After the farmer’s market last Saturday, I found I’d strolled a little too far down the mall on a nice warm summer’s day, so I detoured down 5th St. SE where I was greeted with red Chinese lanterns I had never seen before and a sign boasting ‘Homestyle Chinese Cooking’. The snickering red devil on my left shoulder said, ‘Are you KIDDING ME? It’s home-style Chinese food time!’. The serene white angel on my right shoulder considered for a hot second and shrugged, ‘There’s no General Tso here, don’t say I didn’t warn you.’
Song Song’s Zhou and Bing is simple and straightforward. Song Song is the fiercely positive and gentle owner, and she makes zhou (grain porridge – rice or multi-grain) and bing (juicy and dense fillings wrapped in wheat dough and cooked until crisp) with her kind husband. They also serve remarkably spiced Chinese salads (5-spice peanut and celery, and Chinese woodear mushrooms) and refreshing drinks (Chrysanthemum tea, cold mung bean tea).
My selection was a pork and leek bing, a sweet red bean bing, 10-grain sweet zhou, 5-spice peanut and celery salad, and cold mung bean tea. It is remarkable how the flavors all meld together so well, and each piece serves a very different purpose in the meal. The cold mung bean tea was refreshing and very slightly sweet, like a de-sweetened mochi bean paste. The bean chunks in the tea are unusual for a western palate, but add to the refreshing nature of the tea. Even if it tastes curious on its own, it brings together the full meal to a sum greater than its parts.
The bing are like potsticker pancakes, rich flavors from simple ingredients with remarkable crispiness on both sides. Pork and leek bing are served with a side sauce, some kind of fermented soy vinegar (home-made soy sauce?). While the filling is juicy and has oil, it is not greasy and ultimately filling and satisfying. Red bean bing has the same beans as the tea, but more sweetened – this really is like a huge, flat and well-browned mochi, and I want about 200 more.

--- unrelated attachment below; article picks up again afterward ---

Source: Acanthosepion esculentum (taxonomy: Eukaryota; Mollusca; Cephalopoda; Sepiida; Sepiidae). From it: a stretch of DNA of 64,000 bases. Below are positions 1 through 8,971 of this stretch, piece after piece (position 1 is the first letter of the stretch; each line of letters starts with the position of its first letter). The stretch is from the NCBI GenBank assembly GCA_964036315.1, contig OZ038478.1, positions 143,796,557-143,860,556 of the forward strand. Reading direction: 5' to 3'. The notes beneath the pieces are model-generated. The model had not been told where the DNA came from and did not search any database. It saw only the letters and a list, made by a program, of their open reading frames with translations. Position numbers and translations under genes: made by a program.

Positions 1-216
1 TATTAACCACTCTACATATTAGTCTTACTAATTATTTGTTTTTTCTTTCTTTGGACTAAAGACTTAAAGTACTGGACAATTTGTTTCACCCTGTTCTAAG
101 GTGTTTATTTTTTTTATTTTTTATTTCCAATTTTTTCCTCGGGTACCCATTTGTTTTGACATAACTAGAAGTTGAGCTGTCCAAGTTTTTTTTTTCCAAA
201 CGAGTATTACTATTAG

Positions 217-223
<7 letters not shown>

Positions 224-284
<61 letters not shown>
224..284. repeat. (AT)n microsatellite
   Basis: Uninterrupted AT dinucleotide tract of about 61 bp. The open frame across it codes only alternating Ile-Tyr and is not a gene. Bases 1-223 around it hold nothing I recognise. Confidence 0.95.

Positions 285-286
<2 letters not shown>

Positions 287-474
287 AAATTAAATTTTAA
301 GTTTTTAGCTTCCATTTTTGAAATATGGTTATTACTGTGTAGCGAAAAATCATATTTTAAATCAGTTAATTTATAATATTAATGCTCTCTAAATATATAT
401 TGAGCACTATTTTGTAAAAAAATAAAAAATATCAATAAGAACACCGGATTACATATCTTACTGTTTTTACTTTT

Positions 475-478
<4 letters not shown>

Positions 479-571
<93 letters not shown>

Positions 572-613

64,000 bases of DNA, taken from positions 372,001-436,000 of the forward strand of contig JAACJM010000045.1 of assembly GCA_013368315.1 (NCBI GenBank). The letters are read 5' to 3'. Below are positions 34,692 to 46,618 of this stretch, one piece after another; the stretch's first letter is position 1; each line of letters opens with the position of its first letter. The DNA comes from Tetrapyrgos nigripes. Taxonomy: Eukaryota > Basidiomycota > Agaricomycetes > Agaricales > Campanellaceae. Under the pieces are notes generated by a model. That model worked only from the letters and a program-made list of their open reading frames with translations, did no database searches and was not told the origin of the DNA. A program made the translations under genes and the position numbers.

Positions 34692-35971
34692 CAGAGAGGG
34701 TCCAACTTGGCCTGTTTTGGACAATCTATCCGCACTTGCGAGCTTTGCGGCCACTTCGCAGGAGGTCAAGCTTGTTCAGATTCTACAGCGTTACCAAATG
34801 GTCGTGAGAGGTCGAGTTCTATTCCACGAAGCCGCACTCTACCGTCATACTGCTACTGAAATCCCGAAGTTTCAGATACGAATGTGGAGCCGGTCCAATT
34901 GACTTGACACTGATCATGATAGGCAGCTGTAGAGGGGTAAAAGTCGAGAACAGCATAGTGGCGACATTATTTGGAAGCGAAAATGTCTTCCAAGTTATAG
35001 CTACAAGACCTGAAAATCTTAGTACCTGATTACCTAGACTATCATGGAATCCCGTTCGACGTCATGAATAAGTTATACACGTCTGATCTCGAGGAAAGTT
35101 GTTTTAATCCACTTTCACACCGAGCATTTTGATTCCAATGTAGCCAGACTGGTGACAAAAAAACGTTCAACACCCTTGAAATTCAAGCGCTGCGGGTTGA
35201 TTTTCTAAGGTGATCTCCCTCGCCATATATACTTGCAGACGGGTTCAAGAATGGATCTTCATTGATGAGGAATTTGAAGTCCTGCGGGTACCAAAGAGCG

The 5-spice flavor is nothing at all like what you’d get pre-packaged at Kroger, it actually tastes good and well-balanced. Mixed with the remarkably heavy crunch of the celery pieces and boiled peanuts, it’s a very memorable dish which may induce cravings.
The 10-grain zhou would make a great breakfast dish with some fruit. Very much like oatmeal, it is a bean overtone similar to the tea and red bean bing, but in a pleasurable way. This kind of repeated ingredient use could easily strike the eater as a lesser cheap method of varying products in a pure business venture, much like the incredibly disappointing tourist trap Italian restaurants in Manhattan that just fry stuff then slather it in tomato sauce, mozzarella and pasta and pass it off for food. That is not at all the feeling I get from Song Song’s foods – quite the opposite. The recurring tastes of bean and heartiness come across as creative incarnations of curious ingredients which could just as easily come from the home kitchen of someone who has been making such dishes their entire life. I can’t wait to visit again and bring more friends.
Jed says: “Chinese comfort food, a great alternative lunch on the downtown mall, and healthy, if you can restrain yourself from ordering more than one bing. The 5-spice peanut and celery dish is the big winner for me, however. I buy 5 at a time and keep them in my office fridge. An excellent snack any time of day.”
Rating: Kip: Jed:
Pros: Honest, simple and delicious home-style cooking with love in a comfortable setting, very inexpensive, outstanding service.
Cons: Bing somewhat heavy and few choices.
Price: $2.50 / bing, $2 / zhou, $2-$2.50 salads, $1.50-$2.50 tea.
Parking: Downtown mall – parking garage, meters, or get lucky north of the mall.
Hours: Mon-Thurs 11am-3pm, Fri-Sat 11am-8:30pm